Imagine you are standing just outside your home, surrounded by a dense fog, so thick you can’t see the other side of the street in front of you. You look to the right, then to the left, but you cannot see more than fifty feet in any direction. You are surrounded.
How much water do you suppose it takes to create that blanket of fog that has completely isolated you from your world?
Before you read on, think about this for a moment. Don’t worry if you’re not good at math or have no background in physics. Just take a commonsense guess. How much water do you think it took to create this fog that surrounds you?
Now, are you ready for the answer?
A few ounces.
The total volume of water in a blanket of fog one acre around and one meter deep would not quite fill an ordinary drinking glass.
How is this possible? First the water evaporates, and the resulting vapor then condenses into minuscule droplets that permeate the air. In that one-acre block of fog, one drinking glass’s worth of water disperses as some 400 billion tiny droplets suspended in the air, creating an impenetrable cloak that shuts out light and makes you shiver.
This is exactly what happens with certain painful or difficult experiences.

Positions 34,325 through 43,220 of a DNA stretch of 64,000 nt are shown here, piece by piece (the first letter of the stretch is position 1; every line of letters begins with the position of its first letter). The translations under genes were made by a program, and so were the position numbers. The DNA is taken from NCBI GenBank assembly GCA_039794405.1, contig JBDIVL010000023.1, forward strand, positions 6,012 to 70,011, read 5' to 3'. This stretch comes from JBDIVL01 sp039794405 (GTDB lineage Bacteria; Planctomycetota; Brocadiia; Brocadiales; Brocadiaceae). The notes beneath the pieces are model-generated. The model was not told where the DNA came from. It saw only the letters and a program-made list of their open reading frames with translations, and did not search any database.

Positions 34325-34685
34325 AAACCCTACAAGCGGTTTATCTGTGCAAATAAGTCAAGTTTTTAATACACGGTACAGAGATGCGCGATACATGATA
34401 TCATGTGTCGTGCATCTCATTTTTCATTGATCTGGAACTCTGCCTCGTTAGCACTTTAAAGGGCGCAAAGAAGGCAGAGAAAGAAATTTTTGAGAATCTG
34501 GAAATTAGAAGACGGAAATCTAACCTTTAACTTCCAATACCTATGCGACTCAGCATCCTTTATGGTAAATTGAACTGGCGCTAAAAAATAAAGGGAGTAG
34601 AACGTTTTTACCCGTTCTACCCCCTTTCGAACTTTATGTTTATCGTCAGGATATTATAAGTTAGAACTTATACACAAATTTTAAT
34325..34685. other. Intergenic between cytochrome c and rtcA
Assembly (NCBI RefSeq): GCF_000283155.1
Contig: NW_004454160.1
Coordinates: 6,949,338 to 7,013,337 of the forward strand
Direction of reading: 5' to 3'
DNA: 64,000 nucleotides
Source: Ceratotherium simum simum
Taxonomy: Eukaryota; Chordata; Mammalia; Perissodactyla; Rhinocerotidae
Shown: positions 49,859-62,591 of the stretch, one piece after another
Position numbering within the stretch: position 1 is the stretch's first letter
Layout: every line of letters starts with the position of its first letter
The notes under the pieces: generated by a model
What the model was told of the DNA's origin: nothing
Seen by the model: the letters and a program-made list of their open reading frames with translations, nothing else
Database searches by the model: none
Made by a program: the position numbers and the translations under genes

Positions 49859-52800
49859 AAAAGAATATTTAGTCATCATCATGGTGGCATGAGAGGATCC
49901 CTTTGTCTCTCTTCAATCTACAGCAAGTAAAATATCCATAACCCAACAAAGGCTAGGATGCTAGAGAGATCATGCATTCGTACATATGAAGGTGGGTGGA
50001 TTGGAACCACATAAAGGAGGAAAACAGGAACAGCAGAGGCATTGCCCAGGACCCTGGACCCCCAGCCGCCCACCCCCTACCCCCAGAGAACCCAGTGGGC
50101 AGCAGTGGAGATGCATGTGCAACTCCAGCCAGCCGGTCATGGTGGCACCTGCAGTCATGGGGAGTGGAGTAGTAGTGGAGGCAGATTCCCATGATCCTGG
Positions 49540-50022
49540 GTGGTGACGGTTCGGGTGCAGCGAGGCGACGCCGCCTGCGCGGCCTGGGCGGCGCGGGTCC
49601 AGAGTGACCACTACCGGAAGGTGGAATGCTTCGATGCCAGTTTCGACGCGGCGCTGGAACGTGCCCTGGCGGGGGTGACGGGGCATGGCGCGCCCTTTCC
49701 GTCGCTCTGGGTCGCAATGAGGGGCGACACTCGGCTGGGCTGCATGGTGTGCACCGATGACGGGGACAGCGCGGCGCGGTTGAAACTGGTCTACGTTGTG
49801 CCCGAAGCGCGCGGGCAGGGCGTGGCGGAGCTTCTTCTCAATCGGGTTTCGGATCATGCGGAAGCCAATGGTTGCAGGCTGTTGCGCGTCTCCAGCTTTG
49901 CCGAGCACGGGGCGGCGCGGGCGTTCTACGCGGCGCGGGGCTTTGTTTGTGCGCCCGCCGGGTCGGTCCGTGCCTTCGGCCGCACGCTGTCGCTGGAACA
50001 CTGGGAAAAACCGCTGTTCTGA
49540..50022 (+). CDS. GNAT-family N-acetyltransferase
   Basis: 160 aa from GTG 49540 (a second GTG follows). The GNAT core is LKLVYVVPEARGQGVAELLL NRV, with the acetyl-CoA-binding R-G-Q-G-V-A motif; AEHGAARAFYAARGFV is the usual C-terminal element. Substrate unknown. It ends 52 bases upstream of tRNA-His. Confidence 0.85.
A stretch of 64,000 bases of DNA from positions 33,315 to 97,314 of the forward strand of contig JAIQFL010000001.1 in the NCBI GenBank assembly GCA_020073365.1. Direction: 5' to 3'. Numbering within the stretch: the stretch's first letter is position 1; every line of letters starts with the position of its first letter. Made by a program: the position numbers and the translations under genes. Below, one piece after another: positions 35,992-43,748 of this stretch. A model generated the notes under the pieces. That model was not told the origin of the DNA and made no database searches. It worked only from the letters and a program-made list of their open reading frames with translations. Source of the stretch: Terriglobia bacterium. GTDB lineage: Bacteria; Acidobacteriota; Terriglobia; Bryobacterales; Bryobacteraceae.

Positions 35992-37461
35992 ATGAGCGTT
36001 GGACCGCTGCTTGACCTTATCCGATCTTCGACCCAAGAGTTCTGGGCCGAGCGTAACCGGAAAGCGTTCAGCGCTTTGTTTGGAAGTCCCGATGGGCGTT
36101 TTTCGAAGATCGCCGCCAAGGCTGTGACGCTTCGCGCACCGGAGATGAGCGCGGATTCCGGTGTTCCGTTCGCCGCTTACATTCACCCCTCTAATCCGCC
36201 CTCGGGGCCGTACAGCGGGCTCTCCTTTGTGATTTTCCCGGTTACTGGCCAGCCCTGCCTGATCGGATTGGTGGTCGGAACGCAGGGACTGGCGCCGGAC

Human beings are remarkably adaptable. Most of the time, when negative events occur, we are able to learn from them, shrug them off, and go on with our lives. The experience simply evaporates, leaving us a bit older and wiser.
But not always.
Sometimes, especially when we are very young, we have experiences that we cannot shake. Even if they seem insignificant — no more substantial, you might say, than a glass of water — when these upsetting experiences evaporate, they then condense into billions of droplets of anger, fear, self-doubt, guilt, and other negative feelings, surrounding us with a suffocating blanket that suffuses every aspect of our lives for years to come.
We call this the fog of distress.…
The above is an excerpt from the introduction to a brand new book, coming on April 3.
Coauthored with two remarkable psychologists, the book does three things.
It explains what that fog of distress is and where it comes from.
It explains what it takes to make it go away.
And then it walks you through doing exactly that.
I can’t wait to share the whole book with you!
Next Tuesday, I’ll tell you about my coauthors, reveal the book’s title, and the cover, and the mystery celebrity who wrote the foreword … and also share the story of a weird lifelong psychological malady I suffered from myself—until the good doctors relieved me of it in a matter of minutes.